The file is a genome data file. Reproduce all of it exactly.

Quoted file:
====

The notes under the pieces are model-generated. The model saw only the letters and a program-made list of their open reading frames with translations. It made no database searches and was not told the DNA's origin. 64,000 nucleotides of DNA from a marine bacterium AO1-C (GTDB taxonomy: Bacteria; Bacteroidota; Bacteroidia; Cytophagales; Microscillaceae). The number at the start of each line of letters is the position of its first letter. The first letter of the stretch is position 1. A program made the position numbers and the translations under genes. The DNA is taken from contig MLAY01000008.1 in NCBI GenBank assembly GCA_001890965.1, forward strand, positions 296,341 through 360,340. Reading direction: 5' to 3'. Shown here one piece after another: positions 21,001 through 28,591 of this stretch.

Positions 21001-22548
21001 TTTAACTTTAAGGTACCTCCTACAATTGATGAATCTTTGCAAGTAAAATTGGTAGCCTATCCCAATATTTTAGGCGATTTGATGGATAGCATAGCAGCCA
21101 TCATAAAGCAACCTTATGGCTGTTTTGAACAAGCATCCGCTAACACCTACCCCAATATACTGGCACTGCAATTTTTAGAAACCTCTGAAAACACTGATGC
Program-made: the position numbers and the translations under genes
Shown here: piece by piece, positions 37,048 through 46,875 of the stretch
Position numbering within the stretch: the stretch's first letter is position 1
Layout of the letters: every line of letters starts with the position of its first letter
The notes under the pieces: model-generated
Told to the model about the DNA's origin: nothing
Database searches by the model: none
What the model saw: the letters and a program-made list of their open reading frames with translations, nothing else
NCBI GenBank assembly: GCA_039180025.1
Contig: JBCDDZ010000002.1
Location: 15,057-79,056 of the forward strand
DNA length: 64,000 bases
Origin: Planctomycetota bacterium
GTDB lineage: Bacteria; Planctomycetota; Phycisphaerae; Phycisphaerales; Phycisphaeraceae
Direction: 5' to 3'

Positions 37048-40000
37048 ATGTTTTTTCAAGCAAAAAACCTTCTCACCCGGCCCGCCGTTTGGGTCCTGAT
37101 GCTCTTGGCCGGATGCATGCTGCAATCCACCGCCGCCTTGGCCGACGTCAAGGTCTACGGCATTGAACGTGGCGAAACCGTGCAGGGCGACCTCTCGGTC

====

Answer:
The notes under the pieces are model-generated. The model saw only the letters and a program-made list of their open reading frames with translations. It made no database searches and was not told the DNA's origin. 64,000 nucleotides of DNA from a marine bacterium AO1-C (GTDB taxonomy: Bacteria; Bacteroidota; Bacteroidia; Cytophagales; Microscillaceae). The number at the start of each line of letters is the position of its first letter. The first letter of the stretch is position 1. A program made the position numbers and the translations under genes. The DNA is taken from contig MLAY01000008.1 in NCBI GenBank assembly GCA_001890965.1, forward strand, positions 296,341 through 360,340. Reading direction: 5' to 3'. Shown here one piece after another: positions 21,001 through 28,591 of this stretch.

Positions 21001-22548
21001 TTTAACTTTAAGGTACCTCCTACAATTGATGAATCTTTGCAAGTAAAATTGGTAGCCTATCCCAATATTTTAGGCGATTTGATGGATAGCATAGCAGCCA
21101 TCATAAAGCAACCTTATGGCTGTTTTGAACAAGCATCCGCTAACACCTACCCCAATATACTGGCACTGCAATTTTTAGAAACCTCTGAAAACACTGATGC
Program-made: the position numbers and the translations under genes
Shown here: piece by piece, positions 37,048 through 46,875 of the stretch
Position numbering within the stretch: the stretch's first letter is position 1
Layout of the letters: every line of letters starts with the position of its first letter
The notes under the pieces: model-generated
Told to the model about the DNA's origin: nothing
Database searches by the model: none
What the model saw: the letters and a program-made list of their open reading frames with translations, nothing else
NCBI GenBank assembly: GCA_039180025.1
Contig: JBCDDZ010000002.1
Location: 15,057-79,056 of the forward strand
DNA length: 64,000 bases
Origin: Planctomycetota bacterium
GTDB lineage: Bacteria; Planctomycetota; Phycisphaerae; Phycisphaerales; Phycisphaeraceae
Direction: 5' to 3'

Positions 37048-40000
37048 ATGTTTTTTCAAGCAAAAAACCTTCTCACCCGGCCCGCCGTTTGGGTCCTGAT
37101 GCTCTTGGCCGGATGCATGCTGCAATCCACCGCCGCCTTGGCCGACGTCAAGGTCTACGGCATTGAACGTGGCGAAACCGTGCAGGGCGACCTCTCGGTC